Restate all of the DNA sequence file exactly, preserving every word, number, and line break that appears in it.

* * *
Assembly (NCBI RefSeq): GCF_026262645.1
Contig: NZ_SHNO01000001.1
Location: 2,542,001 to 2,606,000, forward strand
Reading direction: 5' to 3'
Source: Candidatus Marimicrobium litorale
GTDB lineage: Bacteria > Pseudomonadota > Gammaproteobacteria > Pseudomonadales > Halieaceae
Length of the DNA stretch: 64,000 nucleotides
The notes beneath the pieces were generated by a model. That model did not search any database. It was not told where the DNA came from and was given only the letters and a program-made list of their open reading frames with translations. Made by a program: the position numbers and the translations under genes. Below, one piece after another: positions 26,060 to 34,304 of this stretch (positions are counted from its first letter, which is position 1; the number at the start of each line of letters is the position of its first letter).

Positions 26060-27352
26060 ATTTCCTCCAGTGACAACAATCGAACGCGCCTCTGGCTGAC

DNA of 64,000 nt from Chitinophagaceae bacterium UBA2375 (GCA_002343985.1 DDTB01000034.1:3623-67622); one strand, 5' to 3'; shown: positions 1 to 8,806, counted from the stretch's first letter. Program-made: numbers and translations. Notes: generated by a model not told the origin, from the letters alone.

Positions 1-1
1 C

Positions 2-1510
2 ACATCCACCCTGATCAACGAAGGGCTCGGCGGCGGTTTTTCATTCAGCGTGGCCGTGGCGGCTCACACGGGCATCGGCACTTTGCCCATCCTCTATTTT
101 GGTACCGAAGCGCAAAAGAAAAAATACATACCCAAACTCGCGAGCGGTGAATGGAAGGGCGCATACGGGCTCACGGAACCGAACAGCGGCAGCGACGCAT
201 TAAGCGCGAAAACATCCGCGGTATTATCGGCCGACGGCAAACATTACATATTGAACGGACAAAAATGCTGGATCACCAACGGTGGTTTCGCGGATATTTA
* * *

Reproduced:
Assembly (NCBI RefSeq): GCF_026262645.1
Contig: NZ_SHNO01000001.1
Location: 2,542,001 to 2,606,000, forward strand
Reading direction: 5' to 3'
Source: Candidatus Marimicrobium litorale
GTDB lineage: Bacteria > Pseudomonadota > Gammaproteobacteria > Pseudomonadales > Halieaceae
Length of the DNA stretch: 64,000 nucleotides
The notes beneath the pieces were generated by a model. That model did not search any database. It was not told where the DNA came from and was given only the letters and a program-made list of their open reading frames with translations. Made by a program: the position numbers and the translations under genes. Below, one piece after another: positions 26,060 to 34,304 of this stretch (positions are counted from its first letter, which is position 1; the number at the start of each line of letters is the position of its first letter).

Positions 26060-27352
26060 ATTTCCTCCAGTGACAACAATCGAACGCGCCTCTGGCTGAC

DNA of 64,000 nt from Chitinophagaceae bacterium UBA2375 (GCA_002343985.1 DDTB01000034.1:3623-67622); one strand, 5' to 3'; shown: positions 1 to 8,806, counted from the stretch's first letter. Program-made: numbers and translations. Notes: generated by a model not told the origin, from the letters alone.

Positions 1-1
1 C

Positions 2-1510
2 ACATCCACCCTGATCAACGAAGGGCTCGGCGGCGGTTTTTCATTCAGCGTGGCCGTGGCGGCTCACACGGGCATCGGCACTTTGCCCATCCTCTATTTT
101 GGTACCGAAGCGCAAAAGAAAAAATACATACCCAAACTCGCGAGCGGTGAATGGAAGGGCGCATACGGGCTCACGGAACCGAACAGCGGCAGCGACGCAT
201 TAAGCGCGAAAACATCCGCGGTATTATCGGCCGACGGCAAACATTACATATTGAACGGACAAAAATGCTGGATCACCAACGGTGGTTTCGCGGATATTTA